University of Cambridge > > Theory - Chemistry Research Interest Group > Hot electrons in chemical reactions at metal surfaces: From molecular beam scattering to plasmonic chemistry

Hot electrons in chemical reactions at metal surfaces: From molecular beam scattering to plasmonic chemistry

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If you have a question about this talk, please contact Lisa Masters. Meeting ID: 987 8370 4195 Passcode: 689645

Nonadiabatic effects that arise from the concerted motion of electrons and atoms at comparable energy and time scales are omnipresent in thermal and light-driven chemistry at metal surfaces. Short-lived excited (hot) electrons can measurably affect molecule-metal reactions by introducing energy dissipation, dynamical steering effects, and by contributing to state-dependent reaction probabilities. [1] Recent experiments have revealed that hot electrons, created by plasmonic decay upon light exposure, can selectively activate chemical reactions at metal catalyst surfaces. I will present our recent efforts to establish a molecular dynamics method that incorporates important nonadiabatic and quantum effects that arise from hot electrons at metal surfaces. We employ a system-bath description of hot electron effects via the molecular dynamics with electronic friction method (MDEF). By combining linear response calculations based on Density Functional Theory [2] with high-dimensional machine-learning-based representations, [3] we are able to apply this approach in comprehensive quantitative simulations for important reference problems, such as the vibrational state-to-state scattering of NO on Au(111). [4] In doing so, we can identify the regimes in which MDEF is valid. I further provide a detailed analysis of the limitations of the existing approach and our ongoing efforts to include quantum tunnelling effects, memory effects, and explicit excited-state effects to capture the dynamics of light-driven hot-electron chemistry. [1] Bartels et al, Chem. Sci. 2, 1647−1655 (2011) [2] R. J. Maurer, M. Askerka, V. S. Batista, J. C. Tully, Phys. Rev. B 94 , 115432 (2016) [3] Y. Zhang, R. J. Maurer, B. Jiang, J. Phys. Chem. C 124 , 186-195 (2020) [4] C. L. Box, Y. Zhang, R. Yin, B. Jiang, R. J. Mauer, JACS Au, DOI : 10.1021/jacsau.0c00066 (2020)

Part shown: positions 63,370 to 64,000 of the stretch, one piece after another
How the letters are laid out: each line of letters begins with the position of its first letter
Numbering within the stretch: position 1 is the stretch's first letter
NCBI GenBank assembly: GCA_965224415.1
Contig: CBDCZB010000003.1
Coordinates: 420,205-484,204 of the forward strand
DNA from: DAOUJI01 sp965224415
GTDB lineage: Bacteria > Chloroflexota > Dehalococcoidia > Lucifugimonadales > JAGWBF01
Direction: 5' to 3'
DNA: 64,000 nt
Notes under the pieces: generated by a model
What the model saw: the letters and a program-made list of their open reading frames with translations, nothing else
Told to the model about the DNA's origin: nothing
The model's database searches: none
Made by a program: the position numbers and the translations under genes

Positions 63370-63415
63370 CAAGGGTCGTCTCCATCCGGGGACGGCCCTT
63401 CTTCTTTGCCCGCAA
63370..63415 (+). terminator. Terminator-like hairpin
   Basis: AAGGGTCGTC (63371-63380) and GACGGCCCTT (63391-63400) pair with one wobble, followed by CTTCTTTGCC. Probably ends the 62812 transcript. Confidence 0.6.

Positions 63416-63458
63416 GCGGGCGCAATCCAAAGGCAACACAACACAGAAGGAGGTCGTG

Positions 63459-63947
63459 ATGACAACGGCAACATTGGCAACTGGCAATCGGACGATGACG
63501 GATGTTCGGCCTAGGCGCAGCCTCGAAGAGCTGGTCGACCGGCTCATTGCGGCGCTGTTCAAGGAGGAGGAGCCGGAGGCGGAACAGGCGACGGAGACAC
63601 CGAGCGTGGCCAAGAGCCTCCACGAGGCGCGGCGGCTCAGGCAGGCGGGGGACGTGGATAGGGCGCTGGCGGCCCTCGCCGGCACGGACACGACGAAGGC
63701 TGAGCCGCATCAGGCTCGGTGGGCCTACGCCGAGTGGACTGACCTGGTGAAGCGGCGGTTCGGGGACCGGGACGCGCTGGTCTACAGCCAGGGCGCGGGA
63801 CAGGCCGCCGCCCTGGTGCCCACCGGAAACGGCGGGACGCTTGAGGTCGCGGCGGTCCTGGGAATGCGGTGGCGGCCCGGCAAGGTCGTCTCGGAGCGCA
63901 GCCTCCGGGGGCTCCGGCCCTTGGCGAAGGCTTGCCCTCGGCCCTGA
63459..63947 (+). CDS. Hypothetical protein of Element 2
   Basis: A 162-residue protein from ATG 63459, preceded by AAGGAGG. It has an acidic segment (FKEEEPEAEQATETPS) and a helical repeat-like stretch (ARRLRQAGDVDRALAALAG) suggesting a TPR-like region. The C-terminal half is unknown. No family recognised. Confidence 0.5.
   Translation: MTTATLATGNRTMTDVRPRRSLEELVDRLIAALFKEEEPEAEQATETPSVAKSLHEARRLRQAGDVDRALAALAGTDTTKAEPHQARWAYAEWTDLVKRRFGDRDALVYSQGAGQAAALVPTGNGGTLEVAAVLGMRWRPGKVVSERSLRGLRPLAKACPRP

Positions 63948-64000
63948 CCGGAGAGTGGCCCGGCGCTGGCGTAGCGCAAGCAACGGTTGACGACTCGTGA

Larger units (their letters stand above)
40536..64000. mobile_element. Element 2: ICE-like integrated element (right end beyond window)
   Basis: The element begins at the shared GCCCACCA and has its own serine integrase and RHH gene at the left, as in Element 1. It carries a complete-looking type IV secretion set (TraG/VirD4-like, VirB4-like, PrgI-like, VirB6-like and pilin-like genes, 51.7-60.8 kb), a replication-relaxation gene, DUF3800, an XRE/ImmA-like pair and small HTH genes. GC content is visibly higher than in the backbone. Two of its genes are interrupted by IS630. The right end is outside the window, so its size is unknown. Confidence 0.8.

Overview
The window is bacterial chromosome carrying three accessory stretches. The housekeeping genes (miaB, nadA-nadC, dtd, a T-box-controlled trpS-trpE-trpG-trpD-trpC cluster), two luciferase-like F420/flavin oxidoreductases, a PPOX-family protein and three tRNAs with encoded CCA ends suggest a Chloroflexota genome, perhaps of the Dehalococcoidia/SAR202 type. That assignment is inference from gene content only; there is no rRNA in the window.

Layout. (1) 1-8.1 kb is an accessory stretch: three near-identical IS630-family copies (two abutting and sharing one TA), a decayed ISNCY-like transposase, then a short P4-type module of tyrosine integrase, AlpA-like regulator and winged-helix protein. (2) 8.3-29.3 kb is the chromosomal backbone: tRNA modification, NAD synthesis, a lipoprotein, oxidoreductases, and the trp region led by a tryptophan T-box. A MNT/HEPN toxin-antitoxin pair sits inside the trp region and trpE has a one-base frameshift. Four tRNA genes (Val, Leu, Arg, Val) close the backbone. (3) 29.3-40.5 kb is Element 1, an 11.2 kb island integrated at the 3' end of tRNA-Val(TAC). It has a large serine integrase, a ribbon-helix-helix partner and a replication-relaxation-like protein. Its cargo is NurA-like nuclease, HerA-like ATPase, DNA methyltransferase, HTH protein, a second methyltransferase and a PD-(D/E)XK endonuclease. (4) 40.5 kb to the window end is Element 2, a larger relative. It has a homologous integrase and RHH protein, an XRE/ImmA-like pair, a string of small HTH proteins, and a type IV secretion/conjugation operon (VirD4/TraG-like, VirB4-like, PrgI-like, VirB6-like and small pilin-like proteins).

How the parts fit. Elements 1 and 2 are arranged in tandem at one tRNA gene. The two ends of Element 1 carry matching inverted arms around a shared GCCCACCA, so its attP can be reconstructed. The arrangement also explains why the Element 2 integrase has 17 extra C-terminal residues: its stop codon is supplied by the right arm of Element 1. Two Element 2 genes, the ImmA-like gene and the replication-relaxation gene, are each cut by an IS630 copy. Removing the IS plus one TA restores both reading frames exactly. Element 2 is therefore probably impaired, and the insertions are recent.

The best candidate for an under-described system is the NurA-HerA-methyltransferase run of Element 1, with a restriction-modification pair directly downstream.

This talk is part of the Theory - Chemistry Research Interest Group series.

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